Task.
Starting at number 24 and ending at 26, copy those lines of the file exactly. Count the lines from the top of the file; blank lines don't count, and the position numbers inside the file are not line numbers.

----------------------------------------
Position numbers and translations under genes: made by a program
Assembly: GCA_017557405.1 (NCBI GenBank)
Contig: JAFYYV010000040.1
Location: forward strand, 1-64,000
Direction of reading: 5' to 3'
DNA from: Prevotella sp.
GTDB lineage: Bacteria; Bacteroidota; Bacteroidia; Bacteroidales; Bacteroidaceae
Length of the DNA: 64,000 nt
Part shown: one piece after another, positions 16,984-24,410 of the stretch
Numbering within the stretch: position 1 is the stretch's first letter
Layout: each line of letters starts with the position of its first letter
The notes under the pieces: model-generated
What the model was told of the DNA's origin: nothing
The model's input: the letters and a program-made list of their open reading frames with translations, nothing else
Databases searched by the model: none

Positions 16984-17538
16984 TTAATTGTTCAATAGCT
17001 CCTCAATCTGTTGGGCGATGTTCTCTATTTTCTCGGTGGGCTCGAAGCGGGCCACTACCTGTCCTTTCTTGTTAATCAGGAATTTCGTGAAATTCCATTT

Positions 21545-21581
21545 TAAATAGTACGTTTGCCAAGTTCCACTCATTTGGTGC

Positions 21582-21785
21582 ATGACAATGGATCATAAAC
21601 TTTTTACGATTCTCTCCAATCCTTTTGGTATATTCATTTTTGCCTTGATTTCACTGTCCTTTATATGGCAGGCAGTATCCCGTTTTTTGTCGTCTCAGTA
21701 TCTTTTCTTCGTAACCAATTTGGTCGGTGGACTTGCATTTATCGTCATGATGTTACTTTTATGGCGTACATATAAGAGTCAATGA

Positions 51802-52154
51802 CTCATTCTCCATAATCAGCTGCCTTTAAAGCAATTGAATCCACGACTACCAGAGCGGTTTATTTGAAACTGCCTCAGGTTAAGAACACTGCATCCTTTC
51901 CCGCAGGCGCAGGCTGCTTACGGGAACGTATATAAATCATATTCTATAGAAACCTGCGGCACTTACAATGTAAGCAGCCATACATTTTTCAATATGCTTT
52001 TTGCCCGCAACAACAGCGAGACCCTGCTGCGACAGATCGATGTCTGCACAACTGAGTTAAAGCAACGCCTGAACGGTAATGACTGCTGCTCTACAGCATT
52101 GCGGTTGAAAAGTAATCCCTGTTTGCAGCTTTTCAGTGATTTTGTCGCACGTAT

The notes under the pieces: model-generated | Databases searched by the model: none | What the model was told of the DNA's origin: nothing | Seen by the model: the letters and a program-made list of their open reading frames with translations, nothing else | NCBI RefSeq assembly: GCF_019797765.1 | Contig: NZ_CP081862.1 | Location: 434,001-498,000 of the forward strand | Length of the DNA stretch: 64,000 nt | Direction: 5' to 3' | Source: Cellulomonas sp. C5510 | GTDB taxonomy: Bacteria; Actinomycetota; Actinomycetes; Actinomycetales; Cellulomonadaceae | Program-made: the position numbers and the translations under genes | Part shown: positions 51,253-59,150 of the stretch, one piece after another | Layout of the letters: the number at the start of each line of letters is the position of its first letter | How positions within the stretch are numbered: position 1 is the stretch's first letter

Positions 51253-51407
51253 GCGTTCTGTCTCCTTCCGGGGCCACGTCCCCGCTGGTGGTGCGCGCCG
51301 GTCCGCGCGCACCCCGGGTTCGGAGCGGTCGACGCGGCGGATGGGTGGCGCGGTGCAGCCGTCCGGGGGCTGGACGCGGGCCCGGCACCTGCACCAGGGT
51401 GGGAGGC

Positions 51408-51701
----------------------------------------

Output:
21701 TCTTTTCTTCGTAACCAATTTGGTCGGTGGACTTGCATTTATCGTCATGATGTTACTTTTATGGCGTACATATAAGAGTCAATGA

Positions 51802-52154
51802 CTCATTCTCCATAATCAGCTGCCTTTAAAGCAATTGAATCCACGACTACCAGAGCGGTTTATTTGAAACTGCCTCAGGTTAAGAACACTGCATCCTTTC